And is it so hard to believe that souls might also travel those paths? That her father and Etienne and Madame Manec and the German boy named Werner Pfennig might harry the sky in flocks, like egrets, like terns, like starlings? That great shuttles of souls might fly about, faded but audible if you listen closely enough? They flow above the chimneys, ride the sidewalks, slip through your jacket and shirt and breastbone and lungs, and pass out through the other side, the air a library and the record of every life lived, every sentence spoken, every word transmitted still reverberating within it. Every hour, she thinks, someone for whom the war was memory falls out of the world. We rise again in the grass. In the flowers. In songs.

Mar 15, 2016

At her feet, the snails go about their work: chewing, scavenging, sleeping. Their mouths, Etienne has taught her, contain something like thirty teeth per row, eighty rows of teeth, two and a half thousand teeth per snail, grazing, scratching, rasping.
Etienne knew artillerymen who could peer through field glasses and discern their shells’ damage by the colors thrown skyward. Gray was stone. Brown was soil. Pink was flesh.
All your life you wait, and then it finally comes, and are you ready?
To men like that, time was a surfeit, a barrel they watched slowly drain. When really, he thinks, it’s a glowing puddle you carry in your hands; you should spend all your energy protecting it. Fighting for it. Working so hard not to spill one single drop.
“Mutti, what goes around the world but stays in a corner?”
“I don’t know, Max.”
“A postage stamp.

Mar 15, 2016

“Is it right,” Jutta says, “to do something only because everyone else is doing it?”
“Did you know,” says Marie-Laure, “that the chance of being hit by lightning is one in one million? Dr. Geffard taught me that.” “In one year or in one lifetime?” “I’m not sure.” “You should have asked.”
“Your problem, Werner,” says Frederick, “is that you still believe you own your life.”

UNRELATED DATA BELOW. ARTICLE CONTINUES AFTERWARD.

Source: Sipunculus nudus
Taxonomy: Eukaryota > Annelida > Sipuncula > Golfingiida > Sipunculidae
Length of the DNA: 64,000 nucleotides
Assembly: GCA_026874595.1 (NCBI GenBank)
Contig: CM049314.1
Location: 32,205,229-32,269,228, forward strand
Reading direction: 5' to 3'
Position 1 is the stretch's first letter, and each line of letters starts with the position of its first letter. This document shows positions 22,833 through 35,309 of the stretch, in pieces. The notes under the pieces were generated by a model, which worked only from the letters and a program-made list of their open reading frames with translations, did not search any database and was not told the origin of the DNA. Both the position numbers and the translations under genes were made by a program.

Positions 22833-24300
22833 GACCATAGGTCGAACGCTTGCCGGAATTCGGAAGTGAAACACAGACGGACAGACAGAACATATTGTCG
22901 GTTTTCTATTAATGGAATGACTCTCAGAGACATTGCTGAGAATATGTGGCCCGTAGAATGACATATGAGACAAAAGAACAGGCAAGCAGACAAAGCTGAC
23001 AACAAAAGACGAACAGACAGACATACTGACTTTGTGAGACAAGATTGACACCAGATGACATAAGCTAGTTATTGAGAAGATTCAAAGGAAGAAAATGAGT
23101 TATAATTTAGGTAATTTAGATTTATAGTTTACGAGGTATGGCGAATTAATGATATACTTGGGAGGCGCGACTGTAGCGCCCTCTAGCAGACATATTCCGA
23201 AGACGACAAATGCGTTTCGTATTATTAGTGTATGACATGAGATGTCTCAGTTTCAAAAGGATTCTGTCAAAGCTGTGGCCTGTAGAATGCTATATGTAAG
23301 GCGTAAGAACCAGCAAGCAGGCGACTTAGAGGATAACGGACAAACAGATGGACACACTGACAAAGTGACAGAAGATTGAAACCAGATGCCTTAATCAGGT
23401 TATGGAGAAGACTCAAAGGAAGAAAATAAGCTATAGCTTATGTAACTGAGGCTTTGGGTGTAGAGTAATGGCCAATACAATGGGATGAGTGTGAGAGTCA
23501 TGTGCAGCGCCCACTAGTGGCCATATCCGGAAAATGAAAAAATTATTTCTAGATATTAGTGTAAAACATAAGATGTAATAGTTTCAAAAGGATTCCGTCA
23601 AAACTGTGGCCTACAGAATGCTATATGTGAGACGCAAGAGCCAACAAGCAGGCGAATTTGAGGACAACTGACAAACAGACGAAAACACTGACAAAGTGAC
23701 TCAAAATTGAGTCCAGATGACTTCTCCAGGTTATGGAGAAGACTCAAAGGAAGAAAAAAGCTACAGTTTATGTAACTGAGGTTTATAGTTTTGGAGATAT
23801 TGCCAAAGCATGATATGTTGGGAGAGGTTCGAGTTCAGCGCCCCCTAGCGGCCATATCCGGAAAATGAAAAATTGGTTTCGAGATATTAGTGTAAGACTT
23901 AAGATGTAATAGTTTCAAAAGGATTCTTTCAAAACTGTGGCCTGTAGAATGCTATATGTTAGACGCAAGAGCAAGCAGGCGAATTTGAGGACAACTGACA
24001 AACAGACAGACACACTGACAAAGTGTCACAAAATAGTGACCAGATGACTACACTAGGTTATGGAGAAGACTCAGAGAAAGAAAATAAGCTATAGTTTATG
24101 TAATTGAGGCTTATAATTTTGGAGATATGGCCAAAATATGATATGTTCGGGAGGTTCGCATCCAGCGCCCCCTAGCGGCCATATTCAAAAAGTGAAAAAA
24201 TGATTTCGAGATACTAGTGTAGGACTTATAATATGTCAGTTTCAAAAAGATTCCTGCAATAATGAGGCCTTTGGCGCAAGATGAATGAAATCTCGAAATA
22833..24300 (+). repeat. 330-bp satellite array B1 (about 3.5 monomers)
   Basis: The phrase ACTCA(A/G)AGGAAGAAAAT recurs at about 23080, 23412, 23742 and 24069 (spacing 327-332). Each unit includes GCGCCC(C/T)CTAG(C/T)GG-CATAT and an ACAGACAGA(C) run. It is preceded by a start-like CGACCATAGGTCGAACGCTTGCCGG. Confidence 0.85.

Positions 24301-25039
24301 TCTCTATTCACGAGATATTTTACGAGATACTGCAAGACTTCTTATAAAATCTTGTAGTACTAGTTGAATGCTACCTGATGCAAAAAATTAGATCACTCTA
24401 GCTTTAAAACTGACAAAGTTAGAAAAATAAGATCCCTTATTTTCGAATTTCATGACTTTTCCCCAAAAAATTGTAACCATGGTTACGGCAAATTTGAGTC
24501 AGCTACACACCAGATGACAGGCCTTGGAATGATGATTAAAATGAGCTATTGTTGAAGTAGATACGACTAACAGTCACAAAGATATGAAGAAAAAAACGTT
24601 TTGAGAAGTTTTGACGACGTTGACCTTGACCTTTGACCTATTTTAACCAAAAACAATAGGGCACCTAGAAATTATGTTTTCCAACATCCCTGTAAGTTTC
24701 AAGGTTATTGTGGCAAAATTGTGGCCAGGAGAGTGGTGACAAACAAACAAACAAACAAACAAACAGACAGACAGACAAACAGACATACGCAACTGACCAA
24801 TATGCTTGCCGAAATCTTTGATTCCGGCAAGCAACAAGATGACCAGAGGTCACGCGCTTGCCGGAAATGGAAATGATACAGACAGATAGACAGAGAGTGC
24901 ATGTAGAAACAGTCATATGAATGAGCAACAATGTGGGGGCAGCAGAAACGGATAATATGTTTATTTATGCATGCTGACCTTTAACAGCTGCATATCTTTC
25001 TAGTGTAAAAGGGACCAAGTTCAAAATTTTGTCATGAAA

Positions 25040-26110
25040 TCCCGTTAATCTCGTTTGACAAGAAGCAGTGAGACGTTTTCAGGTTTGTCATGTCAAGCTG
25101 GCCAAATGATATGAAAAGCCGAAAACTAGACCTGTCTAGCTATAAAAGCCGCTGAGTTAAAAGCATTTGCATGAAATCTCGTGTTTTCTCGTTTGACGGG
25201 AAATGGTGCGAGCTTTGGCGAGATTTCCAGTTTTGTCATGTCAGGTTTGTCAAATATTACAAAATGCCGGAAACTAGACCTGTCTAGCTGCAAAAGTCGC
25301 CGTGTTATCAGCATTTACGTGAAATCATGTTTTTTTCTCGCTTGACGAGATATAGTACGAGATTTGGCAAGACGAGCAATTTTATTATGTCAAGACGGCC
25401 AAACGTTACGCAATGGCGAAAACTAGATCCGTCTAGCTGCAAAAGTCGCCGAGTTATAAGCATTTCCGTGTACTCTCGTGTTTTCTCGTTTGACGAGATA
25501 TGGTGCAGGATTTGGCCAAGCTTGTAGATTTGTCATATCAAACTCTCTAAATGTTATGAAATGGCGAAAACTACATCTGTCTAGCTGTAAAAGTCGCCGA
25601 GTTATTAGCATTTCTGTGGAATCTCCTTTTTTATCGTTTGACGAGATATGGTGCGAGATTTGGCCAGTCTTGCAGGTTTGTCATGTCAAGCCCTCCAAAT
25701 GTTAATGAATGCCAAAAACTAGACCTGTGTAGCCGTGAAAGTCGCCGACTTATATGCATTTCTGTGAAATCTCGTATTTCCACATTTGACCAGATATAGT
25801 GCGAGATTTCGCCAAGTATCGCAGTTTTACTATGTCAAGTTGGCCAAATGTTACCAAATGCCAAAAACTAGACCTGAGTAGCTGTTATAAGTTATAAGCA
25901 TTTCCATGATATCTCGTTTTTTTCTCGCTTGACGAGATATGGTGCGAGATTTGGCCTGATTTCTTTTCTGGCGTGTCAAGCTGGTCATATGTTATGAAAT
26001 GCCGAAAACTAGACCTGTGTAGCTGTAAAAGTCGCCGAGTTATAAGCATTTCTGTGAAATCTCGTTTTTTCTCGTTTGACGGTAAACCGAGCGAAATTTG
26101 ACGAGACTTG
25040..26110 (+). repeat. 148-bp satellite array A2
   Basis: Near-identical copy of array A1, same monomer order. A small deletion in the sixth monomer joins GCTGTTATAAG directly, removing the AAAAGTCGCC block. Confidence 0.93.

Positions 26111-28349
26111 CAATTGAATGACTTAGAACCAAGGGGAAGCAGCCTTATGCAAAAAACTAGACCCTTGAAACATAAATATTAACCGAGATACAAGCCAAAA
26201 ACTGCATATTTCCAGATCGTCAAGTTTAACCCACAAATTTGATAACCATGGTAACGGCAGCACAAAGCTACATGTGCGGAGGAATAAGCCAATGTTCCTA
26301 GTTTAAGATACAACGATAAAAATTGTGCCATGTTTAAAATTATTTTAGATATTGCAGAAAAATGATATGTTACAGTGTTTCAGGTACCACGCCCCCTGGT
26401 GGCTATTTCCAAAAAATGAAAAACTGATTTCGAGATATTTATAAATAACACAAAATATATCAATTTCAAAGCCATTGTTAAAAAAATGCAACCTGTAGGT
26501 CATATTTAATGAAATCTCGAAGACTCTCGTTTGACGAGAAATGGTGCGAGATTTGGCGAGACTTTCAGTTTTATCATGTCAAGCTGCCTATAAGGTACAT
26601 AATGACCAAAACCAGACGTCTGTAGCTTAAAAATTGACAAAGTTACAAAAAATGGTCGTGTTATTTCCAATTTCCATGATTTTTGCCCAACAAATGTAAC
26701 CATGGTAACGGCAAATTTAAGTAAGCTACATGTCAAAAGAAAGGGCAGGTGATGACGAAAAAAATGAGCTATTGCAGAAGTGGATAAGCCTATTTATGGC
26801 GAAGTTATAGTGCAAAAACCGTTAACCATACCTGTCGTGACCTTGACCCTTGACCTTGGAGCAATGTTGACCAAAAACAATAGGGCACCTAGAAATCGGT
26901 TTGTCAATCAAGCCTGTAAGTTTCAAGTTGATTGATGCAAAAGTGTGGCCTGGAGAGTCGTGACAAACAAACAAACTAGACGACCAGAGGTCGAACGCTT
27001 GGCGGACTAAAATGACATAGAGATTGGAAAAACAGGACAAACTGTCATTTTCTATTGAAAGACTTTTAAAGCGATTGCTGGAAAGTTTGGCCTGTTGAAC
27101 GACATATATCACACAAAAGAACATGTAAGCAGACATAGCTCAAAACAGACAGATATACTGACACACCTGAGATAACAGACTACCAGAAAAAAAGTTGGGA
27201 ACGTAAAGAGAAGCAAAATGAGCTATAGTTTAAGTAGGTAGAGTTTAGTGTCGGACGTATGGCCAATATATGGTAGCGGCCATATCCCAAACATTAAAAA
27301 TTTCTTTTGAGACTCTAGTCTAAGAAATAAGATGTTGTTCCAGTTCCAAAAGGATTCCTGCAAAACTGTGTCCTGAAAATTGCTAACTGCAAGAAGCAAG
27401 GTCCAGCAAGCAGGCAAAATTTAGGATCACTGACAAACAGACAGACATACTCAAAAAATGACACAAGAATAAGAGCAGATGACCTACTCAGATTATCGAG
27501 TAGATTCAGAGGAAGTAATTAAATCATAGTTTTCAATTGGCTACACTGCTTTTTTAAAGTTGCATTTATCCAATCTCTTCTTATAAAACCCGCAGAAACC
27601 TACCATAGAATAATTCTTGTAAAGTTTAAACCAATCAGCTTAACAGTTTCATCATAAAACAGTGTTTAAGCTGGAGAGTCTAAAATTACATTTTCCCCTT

Madame Ruelle says, “So the Gautier girl wants to get married. The family has to melt all its jewelry to get the gold for the wedding ring. The gold gets taxed thirty percent by occupation authorities. Then the jeweler’s work is taxed another thirty percent. By the time they’ve paid him, there’s no ring left!”
“But minds are not to be trusted. Minds are always drifting toward ambiguity, toward questions, when what you really need is certainty. Purpose. Clarity. Do not trust your minds.”

Mar 15, 2016

...It’s not a person you wish to fight, Madame, it’s a system. How do you fight a system?” “You try.”
“Can deaf people hear their heartbeat, Frau Elena?”
“Why doesn’t glue stick to the inside of the bottle, Frau Elena?”
...plants eat light, in much the way we eat food.
What do we call visible light? We call it color. But the electromagnetic spectrum runs to zero in one direction and infinity in the other, so really, children, mathematically, all of light is invisible.
Open your eyes, concludes the man, and see what you can with them before they close forever,...
There are ninety-six thousand kilometers of blood vessels in the human body, children! Almost enough to wind around the earth two and a half times . . .

Mar 15, 2016

Seems the entire book has been quoted in goodreads, but may be exceptions:
The hotel’s fourth floor, where garden rooms with French balconies open directly onto the ramparts, has become home to an aging high-velocity anti-air gun called an 88 that can fire twenty-one-and-a-half-pound shells nine miles.
Saint-Malo --- Up and down the lanes, the last unevacuated townspeople wake, groan, sigh. Spinsters, prostitutes, men over sixty. Procrastinators, collaborators, disbelievers, drunks. Nuns of every order. The poor. The stubborn. The blind.
Marie-Laure imagines the electromagnetic waves traveling into and out of Michel’s machine, bending around them, just as Etienne used to describe, except now a thousand times more crisscross the air than when he lived—maybe a million times more. Torrents of text conversations, tides of cell conversations, of television programs, of e-mail, vast networks of fiber and wire interlaced above and beneath the city, passing through buildings, ...

Aug 21, 2015

“Your problem, Werner,” says Frederick, “is that you still believe you own your life.”

Aug 21, 2015

“Time is a slippery thing: lose hold of it once, and its string might sail out of your hands forever.”